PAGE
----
November 10, 1833

10 November:M3Temperature at twelve thirty, 41 degrees Fahrenheit [5 degrees Celsius]. In the morning, wind out of north hora 8 west; it was strong; light flurries at the same time; the ground wet. A distinguished Hidatsa warrior called Péhriska-Rúhpa (Two Ravens) visisted us early. He was a big, handsome man who came very often to the fort. We had [met] him and gotten acquainted with him on the Assiniboine. Individual women came to trade.

Every day corn, beaver meat, and beaver pelts were brought in. Because of the competition with the company of Sublette and Campbell, the price of the beavers has been driven up so high now that often a pound of [pelts] costs seven dollars, causing a loss. But to drive out the competition requires a lot of money. The American Fur Company can survive longer than a newly developing company because of its large assets. M4A large beaver pelt weighs two pounds, but there are still heavier ones. The usual price for a pound of beaver pelt is four dollars. Other women pass by, loaded with household goods and utensils that they were bringing to their winter lodges. We saw strange objects, like a buffalo head, artificially stuffed and with iron eye rings (the symbol and sign of the society of the Class of Buffalo, Beróck-Óchatä, 'ro' tongue trilled); a stuffed badger, and so on. Between seven and eight o'clock in the morning, the thermometer had indicated 38°F [3.3°C]. In the afternoon teh raw, strong wind continued.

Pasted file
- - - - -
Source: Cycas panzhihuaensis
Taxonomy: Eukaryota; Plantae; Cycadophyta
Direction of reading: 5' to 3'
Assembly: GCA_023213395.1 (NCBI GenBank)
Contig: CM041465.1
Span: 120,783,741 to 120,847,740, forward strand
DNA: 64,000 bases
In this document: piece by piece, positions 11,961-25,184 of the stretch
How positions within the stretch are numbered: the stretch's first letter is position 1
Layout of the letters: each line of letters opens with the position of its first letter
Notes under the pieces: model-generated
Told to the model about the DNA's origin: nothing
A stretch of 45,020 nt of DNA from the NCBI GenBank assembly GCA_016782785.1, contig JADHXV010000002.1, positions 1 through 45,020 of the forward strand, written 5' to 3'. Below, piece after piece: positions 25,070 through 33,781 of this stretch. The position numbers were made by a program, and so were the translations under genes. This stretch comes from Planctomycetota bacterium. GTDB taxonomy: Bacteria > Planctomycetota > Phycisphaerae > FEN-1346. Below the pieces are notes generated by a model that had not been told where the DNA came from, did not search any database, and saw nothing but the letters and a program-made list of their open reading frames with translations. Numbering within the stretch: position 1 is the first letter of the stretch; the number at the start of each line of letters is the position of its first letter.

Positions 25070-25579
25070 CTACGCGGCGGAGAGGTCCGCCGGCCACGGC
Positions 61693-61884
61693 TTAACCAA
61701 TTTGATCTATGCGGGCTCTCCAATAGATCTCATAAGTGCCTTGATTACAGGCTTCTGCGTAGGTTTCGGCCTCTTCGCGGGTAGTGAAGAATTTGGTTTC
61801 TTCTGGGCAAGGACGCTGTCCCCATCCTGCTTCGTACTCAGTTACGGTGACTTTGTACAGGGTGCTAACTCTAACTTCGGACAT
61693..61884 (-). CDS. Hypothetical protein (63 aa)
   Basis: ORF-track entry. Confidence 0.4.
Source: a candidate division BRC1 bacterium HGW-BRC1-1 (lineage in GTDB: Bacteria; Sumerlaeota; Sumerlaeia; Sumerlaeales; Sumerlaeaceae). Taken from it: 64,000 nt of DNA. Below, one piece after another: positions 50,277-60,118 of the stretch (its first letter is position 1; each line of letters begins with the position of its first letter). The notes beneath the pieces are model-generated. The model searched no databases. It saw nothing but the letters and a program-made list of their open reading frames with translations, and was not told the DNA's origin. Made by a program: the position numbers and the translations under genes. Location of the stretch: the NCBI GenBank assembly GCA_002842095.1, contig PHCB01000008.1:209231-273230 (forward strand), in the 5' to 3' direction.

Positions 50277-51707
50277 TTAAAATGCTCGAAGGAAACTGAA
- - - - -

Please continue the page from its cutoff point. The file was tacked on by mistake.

Today a woman died in Mih-Tutta-Hangkusch, the mother-in-law of Síh-Chidä (Yellow Feather). He came to the fort afterward. His hair and clothes were painted and spotted with white clay.

Sunday, November 10, 1833
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Kate Albrecht